A student’s guide to ‘netiquette’


Jocelyn Mintz

Netiquette is a simple but essential skill to learn .

By Nada Fadul

Communication is evolving and, over the last year, our relationship with technology has vastly changed. We’re all trying to stay close — from a distance. While we’re all grasping for a sense of normalcy in the midst of  such unprecedented challenges, the social norms of our once in-person interactions have been reshaped by a shift towards a virtual landscape. This global pandemic has led us to live almost every aspect of our lives online, and there isn’t exactly a class for digital etiquette, or netiquette. While the transition back to in-person learning is already underway, students should remember that netiquette is an essential aspect of success in learning, communication and social skills. 

We might be back into in-person classrooms sooner than you think, so it’s time to enter a virtual classroom as if it were an in-person experience. Here are a few rules that we should all keep in mind. 


  1. Don’t be late!

Even if we are attending class from the comfort of our homes, the school day still follows a strict schedule. There’s no question that arriving late to an in-person class would result in an unexcused tardy and an interrupted class. In the world of remote learning, arriving late to your Zoom class can be just  as disruptive as being late to an in-person class. 

We’re all too familiar with that infamous bell that rings whenever someone arrives late to Zoom, especially during our morning classes. The process of allowing a late virtual student into the lesson is a costly one: teachers have to stop sharing their screen, admit the student into the class, then figure out where they were before the abrupt interruption. Don’t get used to sleeping in until one minute before class starts; otherwise, you might be in for an attendance crisis next year. 


  1. Turn on your camera, please.

Face-to-face interactions can help us stay connected, especially in remote learning. Our body language, our facial expressions and our visual participation in class are often the only bits of normalcy we get to enjoy in virtual learning environments. Even if you’re having a bad hair day, turning on your camera is a cardinal rule of netiquette.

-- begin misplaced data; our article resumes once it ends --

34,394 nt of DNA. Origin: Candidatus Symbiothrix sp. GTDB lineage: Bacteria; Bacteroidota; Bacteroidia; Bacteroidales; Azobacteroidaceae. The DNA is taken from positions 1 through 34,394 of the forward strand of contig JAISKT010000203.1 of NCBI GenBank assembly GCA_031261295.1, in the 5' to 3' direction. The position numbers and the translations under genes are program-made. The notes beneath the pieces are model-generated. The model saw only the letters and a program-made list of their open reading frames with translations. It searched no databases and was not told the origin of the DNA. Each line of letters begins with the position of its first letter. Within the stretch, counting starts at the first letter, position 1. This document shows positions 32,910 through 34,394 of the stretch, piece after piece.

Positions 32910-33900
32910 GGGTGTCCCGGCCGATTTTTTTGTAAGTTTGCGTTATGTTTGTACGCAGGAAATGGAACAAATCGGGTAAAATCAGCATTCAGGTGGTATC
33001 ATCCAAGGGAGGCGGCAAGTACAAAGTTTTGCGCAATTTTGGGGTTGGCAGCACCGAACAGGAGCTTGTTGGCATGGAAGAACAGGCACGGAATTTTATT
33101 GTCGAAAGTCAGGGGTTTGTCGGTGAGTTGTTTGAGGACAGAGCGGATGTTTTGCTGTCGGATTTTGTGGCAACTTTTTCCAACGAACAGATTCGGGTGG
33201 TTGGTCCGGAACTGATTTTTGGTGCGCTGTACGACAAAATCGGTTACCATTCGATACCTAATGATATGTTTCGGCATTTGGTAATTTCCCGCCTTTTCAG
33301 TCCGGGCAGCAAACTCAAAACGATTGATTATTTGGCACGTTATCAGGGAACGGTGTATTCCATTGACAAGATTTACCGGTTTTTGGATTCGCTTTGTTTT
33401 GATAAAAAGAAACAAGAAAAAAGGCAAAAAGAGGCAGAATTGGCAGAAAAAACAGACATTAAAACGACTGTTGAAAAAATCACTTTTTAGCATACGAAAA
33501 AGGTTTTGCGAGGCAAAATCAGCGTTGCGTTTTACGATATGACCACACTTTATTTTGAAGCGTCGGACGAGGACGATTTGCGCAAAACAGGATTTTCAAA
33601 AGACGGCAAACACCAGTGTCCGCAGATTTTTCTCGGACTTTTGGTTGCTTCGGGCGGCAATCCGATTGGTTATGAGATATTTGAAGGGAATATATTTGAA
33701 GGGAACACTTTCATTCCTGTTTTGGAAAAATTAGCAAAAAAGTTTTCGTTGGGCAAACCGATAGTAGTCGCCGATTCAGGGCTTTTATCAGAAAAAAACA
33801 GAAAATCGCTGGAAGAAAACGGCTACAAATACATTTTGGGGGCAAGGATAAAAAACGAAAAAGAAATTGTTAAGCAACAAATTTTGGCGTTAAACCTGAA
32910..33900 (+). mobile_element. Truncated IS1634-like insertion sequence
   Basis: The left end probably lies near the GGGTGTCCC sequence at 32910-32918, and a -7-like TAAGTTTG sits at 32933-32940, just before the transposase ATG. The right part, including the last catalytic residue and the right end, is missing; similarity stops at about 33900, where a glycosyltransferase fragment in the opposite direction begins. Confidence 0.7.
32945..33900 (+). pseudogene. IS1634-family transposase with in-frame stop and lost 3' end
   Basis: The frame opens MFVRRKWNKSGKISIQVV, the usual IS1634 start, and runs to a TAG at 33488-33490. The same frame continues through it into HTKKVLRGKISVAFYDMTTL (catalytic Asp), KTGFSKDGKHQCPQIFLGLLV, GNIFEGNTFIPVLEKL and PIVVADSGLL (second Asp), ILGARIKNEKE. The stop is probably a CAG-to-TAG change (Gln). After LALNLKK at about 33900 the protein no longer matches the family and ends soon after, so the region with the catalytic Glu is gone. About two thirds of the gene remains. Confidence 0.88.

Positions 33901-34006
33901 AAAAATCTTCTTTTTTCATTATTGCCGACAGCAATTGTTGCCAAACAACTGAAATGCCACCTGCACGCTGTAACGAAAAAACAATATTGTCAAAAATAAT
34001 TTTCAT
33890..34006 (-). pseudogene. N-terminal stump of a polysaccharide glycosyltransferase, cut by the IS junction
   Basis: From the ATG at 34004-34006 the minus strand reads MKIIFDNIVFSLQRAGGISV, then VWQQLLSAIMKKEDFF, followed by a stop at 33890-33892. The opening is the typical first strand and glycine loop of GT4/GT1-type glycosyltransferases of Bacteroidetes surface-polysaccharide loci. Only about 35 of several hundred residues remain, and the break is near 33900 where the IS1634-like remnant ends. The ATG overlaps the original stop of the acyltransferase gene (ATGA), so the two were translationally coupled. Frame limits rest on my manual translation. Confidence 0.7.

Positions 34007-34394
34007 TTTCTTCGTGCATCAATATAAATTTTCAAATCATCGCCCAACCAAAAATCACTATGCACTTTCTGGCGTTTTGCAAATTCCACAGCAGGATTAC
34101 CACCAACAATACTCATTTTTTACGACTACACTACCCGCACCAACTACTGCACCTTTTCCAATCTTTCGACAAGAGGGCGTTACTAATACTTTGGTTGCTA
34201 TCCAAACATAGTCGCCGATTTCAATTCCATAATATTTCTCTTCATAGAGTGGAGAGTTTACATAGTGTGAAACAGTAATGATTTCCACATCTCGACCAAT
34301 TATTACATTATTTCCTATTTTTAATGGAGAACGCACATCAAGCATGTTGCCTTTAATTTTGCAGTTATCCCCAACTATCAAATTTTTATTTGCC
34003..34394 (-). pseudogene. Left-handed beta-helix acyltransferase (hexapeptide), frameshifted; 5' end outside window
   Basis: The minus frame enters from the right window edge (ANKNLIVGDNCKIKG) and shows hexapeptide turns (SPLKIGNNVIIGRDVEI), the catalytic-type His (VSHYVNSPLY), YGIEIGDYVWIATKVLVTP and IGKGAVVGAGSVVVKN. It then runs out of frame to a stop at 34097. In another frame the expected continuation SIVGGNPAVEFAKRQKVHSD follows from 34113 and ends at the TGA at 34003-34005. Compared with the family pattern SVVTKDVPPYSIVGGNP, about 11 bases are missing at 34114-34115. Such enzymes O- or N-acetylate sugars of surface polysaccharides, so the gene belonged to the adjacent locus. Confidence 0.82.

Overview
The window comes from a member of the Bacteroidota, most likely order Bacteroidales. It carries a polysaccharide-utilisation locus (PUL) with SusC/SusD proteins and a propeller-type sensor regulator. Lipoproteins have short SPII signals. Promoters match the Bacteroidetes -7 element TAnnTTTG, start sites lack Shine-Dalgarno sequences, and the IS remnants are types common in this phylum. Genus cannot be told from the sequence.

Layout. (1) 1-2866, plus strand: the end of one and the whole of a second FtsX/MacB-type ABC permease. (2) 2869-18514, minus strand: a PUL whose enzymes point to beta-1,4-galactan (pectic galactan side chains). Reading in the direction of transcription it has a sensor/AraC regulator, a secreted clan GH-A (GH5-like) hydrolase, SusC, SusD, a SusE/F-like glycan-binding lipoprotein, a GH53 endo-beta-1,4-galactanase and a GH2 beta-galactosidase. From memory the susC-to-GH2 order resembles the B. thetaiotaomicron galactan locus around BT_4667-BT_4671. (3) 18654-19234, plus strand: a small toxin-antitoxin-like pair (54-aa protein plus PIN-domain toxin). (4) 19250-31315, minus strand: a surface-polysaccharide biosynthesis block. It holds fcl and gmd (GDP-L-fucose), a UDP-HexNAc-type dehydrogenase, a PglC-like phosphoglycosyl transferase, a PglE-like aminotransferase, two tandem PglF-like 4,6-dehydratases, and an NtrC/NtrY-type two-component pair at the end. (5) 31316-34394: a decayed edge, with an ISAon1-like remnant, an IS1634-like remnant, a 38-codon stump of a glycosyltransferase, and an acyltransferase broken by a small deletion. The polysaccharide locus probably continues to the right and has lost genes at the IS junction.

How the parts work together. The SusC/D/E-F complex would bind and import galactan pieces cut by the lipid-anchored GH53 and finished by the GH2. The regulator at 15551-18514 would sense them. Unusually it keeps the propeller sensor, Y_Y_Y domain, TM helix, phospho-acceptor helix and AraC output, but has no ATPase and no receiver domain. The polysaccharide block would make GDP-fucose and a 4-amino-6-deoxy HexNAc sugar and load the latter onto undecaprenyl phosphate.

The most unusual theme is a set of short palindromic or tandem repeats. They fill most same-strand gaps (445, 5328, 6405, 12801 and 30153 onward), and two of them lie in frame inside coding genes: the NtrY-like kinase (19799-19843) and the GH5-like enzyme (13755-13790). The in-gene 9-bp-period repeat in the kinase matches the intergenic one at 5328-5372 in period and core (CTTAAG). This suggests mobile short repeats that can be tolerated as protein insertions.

With any rule, of course, there are some exceptions to keeping your camera on, such as being sick or not having a chance to eat lunch. But for anyone who finds it more convenient to hide behind a black screen, it’s important to make a genuine effort to be present in your classes. 

In order to promote engagement between students and teachers online, or simply between a group of students, let’s consider the importance of turning on our cameras in smaller, student-focused spaces, such as breakout rooms. Try taking small steps to gradually become more acclimated to a ‘camera-on’ lifestyle, turning on your camera for one class per day, then two, then all of them. 

“I believe that we can all try to do our part to become more active and engaged in our classes,” junior Saskia Gonzalez said. “I admit being guilty of having an off day and not wanting to have to stare at myself for four hours everyday, but participating in breakout rooms by turning on your camera is more important now than ever due to our limited social interaction with friends and classmates.” 


  1. Establish an appropriate learning space, one that doesn’t include access to your phone. 

Before the start of this unprecedented school year, MCPS advised all students and parents to set up a space conducive to learning. Now more than ever, it is vital to have a personal learning space located in a quiet place at home, or rather, the quietest place at home. 

Distractions in your academic workplace can be more detrimental than you think: a 2017 survey conducted by the American Psychological Association found that constant access to electronic devices is correlated with higher levels of stress and anxiety. Simply put, it’s in your best interest to set up a quiet space for learning, without your phone. 

Try to implement these rules throughout your next virtual school day and see the difference for yourself. In a virtual setting, the smallest changes can make a real difference to your success at school. 

While some things are going back to the way they were, we are all still navigating the world of virtual learning. During a time where we are so distant from one another, it is more important now than ever to actively engage with our classmates, teachers and mentors, even if it is only through a screen.